News / Africa

    Sierra Leonean Parents Fight Non-Consensual Adoptions

    Sierra Leonean mothers hold their children (File)
    Sierra Leonean mothers hold their children (File)
    FREETOWN, Sierra Leone -  Dozens of parents in Sierra Leone say their children were given up for adoption in the United States without their consent, during the west African country's horrific civil war in the 1990's.  The results of a government inquiry may reunite them with their children.

    Mariatu Mansaray says she is still crying and suffering because two of her children, Adama and Mustafa, were taken from her in Sierra Leone.  She wants them to know she never intended to give them up. Mansaray is just one of 40 parents in the rural Makeni area who say they never authorized their children to be adopted.

    Abu Bakar Kargbo, a spokesperson for the parents, says none of them speak English and that made them easy targets.

    "These are poor, illiterate and defenseless people. They live in villages," he explained.  "They came to advocate, hundreds of miles, for the government to intervene and they are ready to testify, to contest they did not consent any adoption. "

    The parents say they left their children at the Help A Needy Child International Center during the war temporarily, so they would be safe and get educated.   The Center then apparently contacted Maine Adoption Placement Services, which placed 29 children with parents in the United States.

    Their anguished pleas say they want to see their children.

    That may happen.  Sierra Leone Deputy Minister Sheka Tarawalie was in Washington D.C. in early May for discussions on how the adoptees, now in their teens, might meet their biological parents.

    "These kids have a right to know the truth," Tarawalie said. "We should pursue this as a responsible government, so kids can re-establish contact with biological parents."

    The minister's visit was in response to the Commission of Inquiry that recommended the adoptions be investigated, saying it was clear these parents had no knowledge their children were being given up permanently.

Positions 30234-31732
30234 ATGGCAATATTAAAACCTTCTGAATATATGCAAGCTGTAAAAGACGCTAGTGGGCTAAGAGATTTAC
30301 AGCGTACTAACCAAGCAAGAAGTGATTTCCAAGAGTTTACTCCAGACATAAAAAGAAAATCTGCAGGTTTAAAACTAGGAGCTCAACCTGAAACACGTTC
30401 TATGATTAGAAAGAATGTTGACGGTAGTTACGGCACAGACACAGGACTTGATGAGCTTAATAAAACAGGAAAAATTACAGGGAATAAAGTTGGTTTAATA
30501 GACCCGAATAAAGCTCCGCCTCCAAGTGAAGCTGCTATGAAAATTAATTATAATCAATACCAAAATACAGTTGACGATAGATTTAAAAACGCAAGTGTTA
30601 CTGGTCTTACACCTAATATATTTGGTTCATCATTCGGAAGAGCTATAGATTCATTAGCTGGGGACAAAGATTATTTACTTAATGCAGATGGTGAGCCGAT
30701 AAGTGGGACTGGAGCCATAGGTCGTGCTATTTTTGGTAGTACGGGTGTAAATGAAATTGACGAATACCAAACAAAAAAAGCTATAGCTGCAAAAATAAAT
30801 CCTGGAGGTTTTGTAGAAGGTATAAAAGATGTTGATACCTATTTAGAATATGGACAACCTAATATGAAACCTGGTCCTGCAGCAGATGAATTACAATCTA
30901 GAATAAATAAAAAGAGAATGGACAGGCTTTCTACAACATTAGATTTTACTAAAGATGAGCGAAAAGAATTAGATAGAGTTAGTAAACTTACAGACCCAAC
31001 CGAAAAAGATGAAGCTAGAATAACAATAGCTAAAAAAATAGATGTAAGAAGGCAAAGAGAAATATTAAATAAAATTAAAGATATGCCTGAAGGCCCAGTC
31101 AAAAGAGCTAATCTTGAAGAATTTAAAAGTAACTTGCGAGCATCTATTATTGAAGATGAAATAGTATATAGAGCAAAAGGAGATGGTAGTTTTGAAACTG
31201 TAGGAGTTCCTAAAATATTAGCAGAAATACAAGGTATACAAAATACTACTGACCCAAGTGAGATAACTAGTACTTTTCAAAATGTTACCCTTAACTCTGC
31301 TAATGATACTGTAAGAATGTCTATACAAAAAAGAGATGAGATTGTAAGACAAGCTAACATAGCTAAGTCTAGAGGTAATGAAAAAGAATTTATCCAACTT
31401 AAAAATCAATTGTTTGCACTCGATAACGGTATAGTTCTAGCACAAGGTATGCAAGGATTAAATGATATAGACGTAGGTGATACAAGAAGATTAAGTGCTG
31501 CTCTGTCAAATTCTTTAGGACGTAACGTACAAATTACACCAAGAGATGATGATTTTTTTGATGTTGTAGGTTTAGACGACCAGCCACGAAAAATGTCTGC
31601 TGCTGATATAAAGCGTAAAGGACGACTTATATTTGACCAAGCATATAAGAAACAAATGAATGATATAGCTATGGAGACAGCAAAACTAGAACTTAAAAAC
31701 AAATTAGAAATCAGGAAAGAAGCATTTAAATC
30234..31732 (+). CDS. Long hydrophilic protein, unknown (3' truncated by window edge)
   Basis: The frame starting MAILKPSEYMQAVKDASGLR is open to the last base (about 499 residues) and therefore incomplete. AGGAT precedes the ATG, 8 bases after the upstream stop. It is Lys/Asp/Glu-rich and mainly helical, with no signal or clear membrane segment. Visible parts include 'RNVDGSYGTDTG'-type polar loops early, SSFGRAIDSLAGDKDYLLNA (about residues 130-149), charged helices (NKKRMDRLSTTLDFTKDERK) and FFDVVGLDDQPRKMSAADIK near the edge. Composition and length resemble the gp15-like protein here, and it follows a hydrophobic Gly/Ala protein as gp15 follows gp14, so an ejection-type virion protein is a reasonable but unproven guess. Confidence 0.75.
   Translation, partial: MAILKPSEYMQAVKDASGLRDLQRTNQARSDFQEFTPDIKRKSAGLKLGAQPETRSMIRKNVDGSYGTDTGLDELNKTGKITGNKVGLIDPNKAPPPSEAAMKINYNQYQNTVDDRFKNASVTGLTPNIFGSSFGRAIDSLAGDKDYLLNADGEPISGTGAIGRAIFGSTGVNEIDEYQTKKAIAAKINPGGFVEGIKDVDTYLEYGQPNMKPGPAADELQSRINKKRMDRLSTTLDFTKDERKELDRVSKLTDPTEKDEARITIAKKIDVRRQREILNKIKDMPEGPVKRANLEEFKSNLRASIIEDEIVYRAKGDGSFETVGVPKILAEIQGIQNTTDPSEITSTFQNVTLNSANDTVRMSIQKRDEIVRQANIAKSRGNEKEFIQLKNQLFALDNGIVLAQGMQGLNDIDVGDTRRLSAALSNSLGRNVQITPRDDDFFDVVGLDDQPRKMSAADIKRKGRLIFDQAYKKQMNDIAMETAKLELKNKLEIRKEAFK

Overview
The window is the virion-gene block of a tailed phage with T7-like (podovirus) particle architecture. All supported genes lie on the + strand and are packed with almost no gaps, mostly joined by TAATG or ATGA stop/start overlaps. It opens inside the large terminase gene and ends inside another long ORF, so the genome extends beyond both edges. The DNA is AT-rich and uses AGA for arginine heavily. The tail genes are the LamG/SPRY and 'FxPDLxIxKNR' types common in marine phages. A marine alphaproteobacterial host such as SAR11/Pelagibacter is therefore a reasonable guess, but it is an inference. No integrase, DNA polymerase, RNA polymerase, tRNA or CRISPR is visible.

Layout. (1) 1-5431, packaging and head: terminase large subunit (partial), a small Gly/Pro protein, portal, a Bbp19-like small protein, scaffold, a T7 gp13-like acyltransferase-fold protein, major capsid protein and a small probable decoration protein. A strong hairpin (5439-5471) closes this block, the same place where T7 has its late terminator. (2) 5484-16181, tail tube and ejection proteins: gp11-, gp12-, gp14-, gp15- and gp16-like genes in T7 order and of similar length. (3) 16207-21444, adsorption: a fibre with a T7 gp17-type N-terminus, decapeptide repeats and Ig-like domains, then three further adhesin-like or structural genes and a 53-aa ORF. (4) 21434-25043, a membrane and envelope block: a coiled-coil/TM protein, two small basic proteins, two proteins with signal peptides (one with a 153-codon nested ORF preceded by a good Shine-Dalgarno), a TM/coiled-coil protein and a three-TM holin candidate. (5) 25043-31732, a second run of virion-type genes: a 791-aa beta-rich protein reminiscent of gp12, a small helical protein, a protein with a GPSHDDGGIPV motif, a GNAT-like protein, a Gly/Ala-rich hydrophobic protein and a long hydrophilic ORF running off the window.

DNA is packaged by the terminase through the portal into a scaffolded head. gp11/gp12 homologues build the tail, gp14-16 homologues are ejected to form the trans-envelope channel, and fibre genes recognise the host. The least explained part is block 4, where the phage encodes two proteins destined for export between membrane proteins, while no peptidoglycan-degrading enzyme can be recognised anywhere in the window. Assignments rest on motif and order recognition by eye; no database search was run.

Sierra Leone's government ordered local police to further investigate the matter, which could lead to criminal charges.  

    "Well, we are seeing what we call alleged trafficking," said Sierra Leone Human Rights Commission spokesperson Henry Mustapha Sheku. He welcomes the investigation.  

    "If they did not go according to procedures under our laws in terms of what should transpire for adoption, then yes, international laws can go with that; child trafficking, cruelty to children," he said.

    In 2004, Help A Needy Child International Center founder Roland Foday Kargbo and two of his employees were arrested and charged with conspiracy to violate adoption laws.  They were found not guilty and the case was dropped.

    Kargbo still denies all allegations.  He says the parents signed adoption documents with their thumbprints.

    "They got a copy," he insisted. "It amazes me not one single parent produces a copy we gave them."

    Kargbo thinks the parents may be after financial compensation because they believe Help A Needy Child International is receiving money from the adoptive parents.  He insists it is not the case.

    "We did this adoption in good faith with clear motivation to help children in difficult circumstances during the war," he noted.

    Maine Adoption Placement Services has stated it has no knowledge of any wrongdoing.  The group did not respond to requests for further comment.

    Meanwhile, Mariatu Mansaray says she is just hoping to know the truth about her children.  And keeps faith she will one day see them again.

    You May Like

    Video Rubio Looks to Surge in New Hampshire

    Republican presidential candidate has moved into second place in several recent surveys and appears to be gaining ground on longtime frontrunner Donald Trump

    UN Calls for Global Ban on Female Genital Mutilation

    Recent UNICEF report finds at least 200 million girls and women alive today have undergone female genital mutilation in 30 countries

    UN Pilots New Peace Approach in CAR

    Approach launched in northern town of Kaga Bandoro, where former combatants of mainly Muslim Seleka armed group and Christian and animist anti-Balaka movement are being paid to do community work

    This forum has been closed.
    Comments
         
    There are no comments in this forum. Be first and add one

    By the Numbers

    Featured Videos

    Your JavaScript is turned off or you have an old version of Adobe's Flash Player. Get the latest Flash player.
    German Artists to Memorialize Refugees With Life Jacket Exhibiti
    X
    Hamada Elsaram
    February 05, 2016 4:30 PM
    Sold in every kind of shop in some Turkish port towns, life jackets have become a symbol of the refugee crisis that brought a million people to Europe in 2015.  On the shores of Lesbos, Greece, German artists collect discarded life jackets as they prepare an art installation they plan to display in Germany.  For VOA, Hamada Elrasam has this report from Lesbos, Greece.
    Video

    Video German Artists to Memorialize Refugees With Life Jacket Exhibit